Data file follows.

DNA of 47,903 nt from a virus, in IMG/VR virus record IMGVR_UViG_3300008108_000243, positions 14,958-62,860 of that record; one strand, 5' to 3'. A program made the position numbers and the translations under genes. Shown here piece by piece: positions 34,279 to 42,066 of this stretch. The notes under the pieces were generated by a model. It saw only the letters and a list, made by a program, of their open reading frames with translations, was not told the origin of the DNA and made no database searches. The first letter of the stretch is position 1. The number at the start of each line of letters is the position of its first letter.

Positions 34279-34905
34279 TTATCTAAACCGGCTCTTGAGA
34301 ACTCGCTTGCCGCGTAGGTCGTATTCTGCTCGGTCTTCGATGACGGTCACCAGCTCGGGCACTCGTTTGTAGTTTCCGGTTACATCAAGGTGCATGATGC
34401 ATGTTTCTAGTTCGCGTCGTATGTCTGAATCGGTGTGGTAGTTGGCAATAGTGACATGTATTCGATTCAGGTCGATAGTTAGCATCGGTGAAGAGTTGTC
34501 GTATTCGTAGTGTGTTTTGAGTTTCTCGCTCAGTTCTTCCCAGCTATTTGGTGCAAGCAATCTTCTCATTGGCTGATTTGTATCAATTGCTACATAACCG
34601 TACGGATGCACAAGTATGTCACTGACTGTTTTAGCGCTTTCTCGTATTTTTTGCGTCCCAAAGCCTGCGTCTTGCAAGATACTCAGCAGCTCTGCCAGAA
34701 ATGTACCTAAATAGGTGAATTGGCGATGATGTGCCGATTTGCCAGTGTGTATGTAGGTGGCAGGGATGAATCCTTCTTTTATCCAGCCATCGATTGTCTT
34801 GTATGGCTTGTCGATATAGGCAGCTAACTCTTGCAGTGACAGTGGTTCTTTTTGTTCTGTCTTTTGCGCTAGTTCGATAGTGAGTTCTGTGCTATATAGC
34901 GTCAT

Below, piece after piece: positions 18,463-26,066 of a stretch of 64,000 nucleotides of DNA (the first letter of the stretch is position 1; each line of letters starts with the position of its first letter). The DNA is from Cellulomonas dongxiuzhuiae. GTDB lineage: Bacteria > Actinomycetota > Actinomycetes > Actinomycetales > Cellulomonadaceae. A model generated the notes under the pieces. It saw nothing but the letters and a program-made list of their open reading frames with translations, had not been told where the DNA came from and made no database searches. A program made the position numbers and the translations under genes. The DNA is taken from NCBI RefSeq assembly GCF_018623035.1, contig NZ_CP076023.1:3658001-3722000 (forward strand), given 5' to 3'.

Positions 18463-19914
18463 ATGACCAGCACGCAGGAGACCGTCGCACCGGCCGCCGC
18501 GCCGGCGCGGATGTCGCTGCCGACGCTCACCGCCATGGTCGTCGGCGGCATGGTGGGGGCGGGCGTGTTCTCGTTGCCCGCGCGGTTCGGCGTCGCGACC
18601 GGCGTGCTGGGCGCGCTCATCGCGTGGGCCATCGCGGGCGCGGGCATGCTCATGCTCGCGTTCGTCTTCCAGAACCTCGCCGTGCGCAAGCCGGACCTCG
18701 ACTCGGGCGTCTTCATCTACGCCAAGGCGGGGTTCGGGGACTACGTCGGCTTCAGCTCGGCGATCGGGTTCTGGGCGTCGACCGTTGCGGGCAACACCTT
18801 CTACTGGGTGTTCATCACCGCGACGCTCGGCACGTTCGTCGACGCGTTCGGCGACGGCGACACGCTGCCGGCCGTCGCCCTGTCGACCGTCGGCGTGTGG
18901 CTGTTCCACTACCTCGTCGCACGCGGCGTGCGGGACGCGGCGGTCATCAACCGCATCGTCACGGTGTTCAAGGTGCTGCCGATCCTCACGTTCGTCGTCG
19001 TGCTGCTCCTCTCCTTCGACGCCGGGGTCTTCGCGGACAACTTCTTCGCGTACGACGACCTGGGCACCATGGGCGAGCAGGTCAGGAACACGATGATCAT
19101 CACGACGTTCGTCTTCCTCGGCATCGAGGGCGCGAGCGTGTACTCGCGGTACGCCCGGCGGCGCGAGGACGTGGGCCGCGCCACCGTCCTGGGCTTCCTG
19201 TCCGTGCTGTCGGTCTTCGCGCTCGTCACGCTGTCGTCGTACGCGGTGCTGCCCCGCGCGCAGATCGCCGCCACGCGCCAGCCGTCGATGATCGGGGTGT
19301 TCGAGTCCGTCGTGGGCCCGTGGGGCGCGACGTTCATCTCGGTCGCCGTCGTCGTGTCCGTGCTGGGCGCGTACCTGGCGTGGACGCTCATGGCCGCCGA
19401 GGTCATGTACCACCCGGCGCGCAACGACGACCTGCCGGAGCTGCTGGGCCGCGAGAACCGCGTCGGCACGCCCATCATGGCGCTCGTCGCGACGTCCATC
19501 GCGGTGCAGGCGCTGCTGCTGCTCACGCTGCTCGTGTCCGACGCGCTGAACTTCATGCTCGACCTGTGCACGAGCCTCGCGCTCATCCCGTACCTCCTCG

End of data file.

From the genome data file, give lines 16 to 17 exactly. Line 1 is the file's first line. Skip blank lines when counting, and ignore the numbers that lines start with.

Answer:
18701 ACTCGGGCGTCTTCATCTACGCCAAGGCGGGGTTCGGGGACTACGTCGGCTTCAGCTCGGCGATCGGGTTCTGGGCGTCGACCGTTGCGGGCAACACCTT
18801 CTACTGGGTGTTCATCACCGCGACGCTCGGCACGTTCGTCGACGCGTTCGGCGACGGCGACACGCTGCCGGCCGTCGCCCTGTCGACCGTCGGCGTGTGG